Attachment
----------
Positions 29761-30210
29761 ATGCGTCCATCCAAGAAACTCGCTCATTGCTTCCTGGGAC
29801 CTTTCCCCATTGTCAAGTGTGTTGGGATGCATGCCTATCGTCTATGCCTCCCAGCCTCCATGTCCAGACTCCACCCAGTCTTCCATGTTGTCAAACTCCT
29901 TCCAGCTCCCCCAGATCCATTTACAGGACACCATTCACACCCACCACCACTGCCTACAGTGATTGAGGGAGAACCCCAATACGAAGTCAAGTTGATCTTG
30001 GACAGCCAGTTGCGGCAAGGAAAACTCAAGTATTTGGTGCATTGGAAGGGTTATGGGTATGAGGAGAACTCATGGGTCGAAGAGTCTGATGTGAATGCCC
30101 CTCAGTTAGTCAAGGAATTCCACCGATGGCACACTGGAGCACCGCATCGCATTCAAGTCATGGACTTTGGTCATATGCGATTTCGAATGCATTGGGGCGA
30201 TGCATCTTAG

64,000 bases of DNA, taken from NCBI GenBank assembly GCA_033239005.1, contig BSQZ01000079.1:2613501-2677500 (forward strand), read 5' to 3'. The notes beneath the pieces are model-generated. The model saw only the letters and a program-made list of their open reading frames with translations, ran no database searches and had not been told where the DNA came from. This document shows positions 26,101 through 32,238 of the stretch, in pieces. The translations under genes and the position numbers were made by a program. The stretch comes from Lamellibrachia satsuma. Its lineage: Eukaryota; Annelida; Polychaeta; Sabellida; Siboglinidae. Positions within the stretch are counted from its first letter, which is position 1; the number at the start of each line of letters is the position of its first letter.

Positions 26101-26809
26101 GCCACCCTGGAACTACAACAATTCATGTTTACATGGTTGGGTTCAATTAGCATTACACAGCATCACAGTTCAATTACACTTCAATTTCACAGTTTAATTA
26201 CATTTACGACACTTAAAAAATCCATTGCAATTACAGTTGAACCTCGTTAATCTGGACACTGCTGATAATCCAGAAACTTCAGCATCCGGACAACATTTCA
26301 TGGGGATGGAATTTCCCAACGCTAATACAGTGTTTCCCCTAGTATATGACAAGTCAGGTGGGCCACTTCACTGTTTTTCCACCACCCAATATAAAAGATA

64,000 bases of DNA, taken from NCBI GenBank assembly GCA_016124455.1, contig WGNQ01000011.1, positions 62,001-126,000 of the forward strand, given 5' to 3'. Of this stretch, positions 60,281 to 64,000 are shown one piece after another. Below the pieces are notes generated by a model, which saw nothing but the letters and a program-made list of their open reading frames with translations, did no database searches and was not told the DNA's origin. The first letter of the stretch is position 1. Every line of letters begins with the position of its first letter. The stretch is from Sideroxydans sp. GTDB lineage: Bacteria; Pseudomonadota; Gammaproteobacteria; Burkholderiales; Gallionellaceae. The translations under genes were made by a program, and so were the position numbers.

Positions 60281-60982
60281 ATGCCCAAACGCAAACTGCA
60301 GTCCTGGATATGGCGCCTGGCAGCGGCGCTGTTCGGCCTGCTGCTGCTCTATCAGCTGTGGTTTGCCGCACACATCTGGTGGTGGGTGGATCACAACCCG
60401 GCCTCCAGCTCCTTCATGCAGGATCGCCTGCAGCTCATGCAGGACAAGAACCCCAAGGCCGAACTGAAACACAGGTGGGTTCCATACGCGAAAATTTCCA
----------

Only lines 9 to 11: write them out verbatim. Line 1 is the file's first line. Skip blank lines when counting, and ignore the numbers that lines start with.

Positions 26101-26809
26101 GCCACCCTGGAACTACAACAATTCATGTTTACATGGTTGGGTTCAATTAGCATTACACAGCATCACAGTTCAATTACACTTCAATTTCACAGTTTAATTA
26201 CATTTACGACACTTAAAAAATCCATTGCAATTACAGTTGAACCTCGTTAATCTGGACACTGCTGATAATCCAGAAACTTCAGCATCCGGACAACATTTCA